Cavalier Corner

December 2012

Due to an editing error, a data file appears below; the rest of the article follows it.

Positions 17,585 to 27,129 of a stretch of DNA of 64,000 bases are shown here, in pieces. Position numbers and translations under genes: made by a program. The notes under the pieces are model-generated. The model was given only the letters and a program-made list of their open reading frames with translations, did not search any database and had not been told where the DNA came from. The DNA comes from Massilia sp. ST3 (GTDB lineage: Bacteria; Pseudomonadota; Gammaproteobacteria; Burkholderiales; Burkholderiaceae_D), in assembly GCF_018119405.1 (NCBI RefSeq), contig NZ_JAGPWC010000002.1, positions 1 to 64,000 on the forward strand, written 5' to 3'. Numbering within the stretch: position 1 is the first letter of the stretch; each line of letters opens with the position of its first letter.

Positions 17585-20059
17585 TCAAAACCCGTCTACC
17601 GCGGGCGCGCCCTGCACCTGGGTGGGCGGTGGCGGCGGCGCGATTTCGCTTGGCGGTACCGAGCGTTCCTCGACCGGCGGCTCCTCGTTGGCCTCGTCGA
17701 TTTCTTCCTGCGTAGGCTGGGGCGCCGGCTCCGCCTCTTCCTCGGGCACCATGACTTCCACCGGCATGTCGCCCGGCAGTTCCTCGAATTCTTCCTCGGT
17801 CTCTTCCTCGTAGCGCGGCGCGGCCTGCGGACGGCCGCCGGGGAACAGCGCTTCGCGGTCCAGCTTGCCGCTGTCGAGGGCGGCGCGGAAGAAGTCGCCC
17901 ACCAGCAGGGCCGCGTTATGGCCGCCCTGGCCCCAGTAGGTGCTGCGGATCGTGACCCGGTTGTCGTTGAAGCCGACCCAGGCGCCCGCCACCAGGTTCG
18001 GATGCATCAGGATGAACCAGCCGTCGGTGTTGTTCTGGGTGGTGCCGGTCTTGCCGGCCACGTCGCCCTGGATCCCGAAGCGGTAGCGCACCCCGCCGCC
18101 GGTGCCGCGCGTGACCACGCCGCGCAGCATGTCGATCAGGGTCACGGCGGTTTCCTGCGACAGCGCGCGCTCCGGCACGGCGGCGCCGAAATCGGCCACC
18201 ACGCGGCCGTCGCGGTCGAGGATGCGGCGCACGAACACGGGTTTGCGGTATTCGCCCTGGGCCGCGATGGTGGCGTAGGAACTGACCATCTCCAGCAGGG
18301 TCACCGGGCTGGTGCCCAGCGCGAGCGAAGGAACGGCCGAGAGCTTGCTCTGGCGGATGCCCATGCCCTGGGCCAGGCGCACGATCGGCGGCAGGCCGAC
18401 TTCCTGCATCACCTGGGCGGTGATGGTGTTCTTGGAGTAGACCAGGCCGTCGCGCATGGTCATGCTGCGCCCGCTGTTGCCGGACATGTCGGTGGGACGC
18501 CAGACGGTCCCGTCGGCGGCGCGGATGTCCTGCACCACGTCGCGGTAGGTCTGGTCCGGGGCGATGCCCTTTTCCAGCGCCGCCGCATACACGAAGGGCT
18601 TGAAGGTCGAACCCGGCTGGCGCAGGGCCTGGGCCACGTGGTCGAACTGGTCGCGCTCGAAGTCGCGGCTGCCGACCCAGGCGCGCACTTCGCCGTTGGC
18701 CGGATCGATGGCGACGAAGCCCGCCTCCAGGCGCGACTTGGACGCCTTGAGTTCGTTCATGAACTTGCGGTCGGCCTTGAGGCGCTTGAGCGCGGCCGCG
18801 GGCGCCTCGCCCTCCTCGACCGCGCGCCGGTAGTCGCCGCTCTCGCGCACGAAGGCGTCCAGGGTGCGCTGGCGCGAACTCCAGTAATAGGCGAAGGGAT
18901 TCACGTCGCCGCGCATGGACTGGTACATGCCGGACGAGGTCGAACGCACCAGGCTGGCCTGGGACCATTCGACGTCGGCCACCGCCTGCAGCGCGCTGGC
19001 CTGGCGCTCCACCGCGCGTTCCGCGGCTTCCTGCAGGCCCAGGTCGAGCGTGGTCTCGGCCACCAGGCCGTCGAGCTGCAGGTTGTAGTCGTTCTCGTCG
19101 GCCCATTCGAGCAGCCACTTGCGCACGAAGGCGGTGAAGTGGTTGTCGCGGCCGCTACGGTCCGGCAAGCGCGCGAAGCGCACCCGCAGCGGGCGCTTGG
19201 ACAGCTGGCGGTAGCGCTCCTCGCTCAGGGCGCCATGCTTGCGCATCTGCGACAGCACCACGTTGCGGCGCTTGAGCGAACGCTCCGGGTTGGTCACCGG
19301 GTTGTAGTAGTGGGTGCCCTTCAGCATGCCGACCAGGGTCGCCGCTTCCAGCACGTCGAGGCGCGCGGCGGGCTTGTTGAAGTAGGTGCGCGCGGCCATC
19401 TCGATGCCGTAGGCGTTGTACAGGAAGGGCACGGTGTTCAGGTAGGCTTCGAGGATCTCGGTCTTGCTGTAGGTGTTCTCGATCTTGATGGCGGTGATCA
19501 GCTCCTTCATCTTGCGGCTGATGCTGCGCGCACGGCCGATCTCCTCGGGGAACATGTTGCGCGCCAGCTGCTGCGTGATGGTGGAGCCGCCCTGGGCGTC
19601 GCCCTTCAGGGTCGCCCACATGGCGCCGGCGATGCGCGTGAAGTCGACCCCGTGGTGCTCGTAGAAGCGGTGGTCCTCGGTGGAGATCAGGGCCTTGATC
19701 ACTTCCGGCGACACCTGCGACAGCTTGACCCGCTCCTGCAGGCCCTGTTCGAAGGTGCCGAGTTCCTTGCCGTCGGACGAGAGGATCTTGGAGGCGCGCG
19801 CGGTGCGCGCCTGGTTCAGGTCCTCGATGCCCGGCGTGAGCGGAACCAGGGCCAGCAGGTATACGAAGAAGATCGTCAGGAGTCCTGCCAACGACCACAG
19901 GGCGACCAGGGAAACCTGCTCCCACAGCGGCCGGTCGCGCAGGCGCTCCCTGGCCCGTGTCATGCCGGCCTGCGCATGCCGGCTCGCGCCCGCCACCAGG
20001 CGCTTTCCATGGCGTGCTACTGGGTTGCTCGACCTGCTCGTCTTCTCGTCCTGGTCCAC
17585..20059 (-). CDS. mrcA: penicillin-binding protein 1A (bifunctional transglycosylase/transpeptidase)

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cavalier profile CHARLES WAY Alum • Football Charles Way ('95) never scored a point nor did he make ers may not buy in and, in extreme cases, even rebel." Obviously, as the head coach of the Giants who play in ized along with co-owner John Mara and general man- ager Jerry Reese that Coughlin had to loosen up and become more approachable if the team was to succeed. A fullback during his playing days at Virginia, Way classi- fies himself as a "liaison between the players and coaches." In this case, Coughlin was his primary "client." a tackle during either of the New York Giants' two Super Bowl victories over the New England Patriots. Instead, his contributions to the Giants were more subtle in nature and centered on notoriously tightly wound head coach Tom Coughlin. Way, the Giants' director of player development, real- stood by his core values and who never waivered in his core values, but who changed his delivery," Way was quoted as saying in Psychology Today. "Leaders can seem aloof and stern. They make the rules, enforce the rules and sometimes make decisions that aren't favored by the larger team. "If the delivery is distant and uncompromising, follow- "Coach Coughlin is a prime example of someone that tween the players and coaches — Coughlin in particular. "He cares about his players, but we've talked about how he could get the most out of each player," said Way, who a media fishbowl where any move or decision is scruti- nized, Coughlin might as well wear a target on his back. That level of scrutiny would have been ratcheted up a notch if the Giants lost either or both Super Bowls and stumbled over their own cleats. Enter Way who, in his words, helped build "a bridge" be- played parts of five seasons with the Giants. "The last thing any coach wants to do is lose his team. You don't want them questioning you. If anything, it's helpful if they view you as a father figure. "Tom needed to change his ways and spend more time with his players. He had to show them he was a regular person — like a grandfather would with his grandchil- dren." Understandably in his position as director of player development, Way has to understand his players. That's one message he conveyed to Coughlin. "Tom worked at becoming more accessible to his play- ers while at the same time proving that he cared," Way said. — Mike Scandura ◆ Photo courtesy UVa

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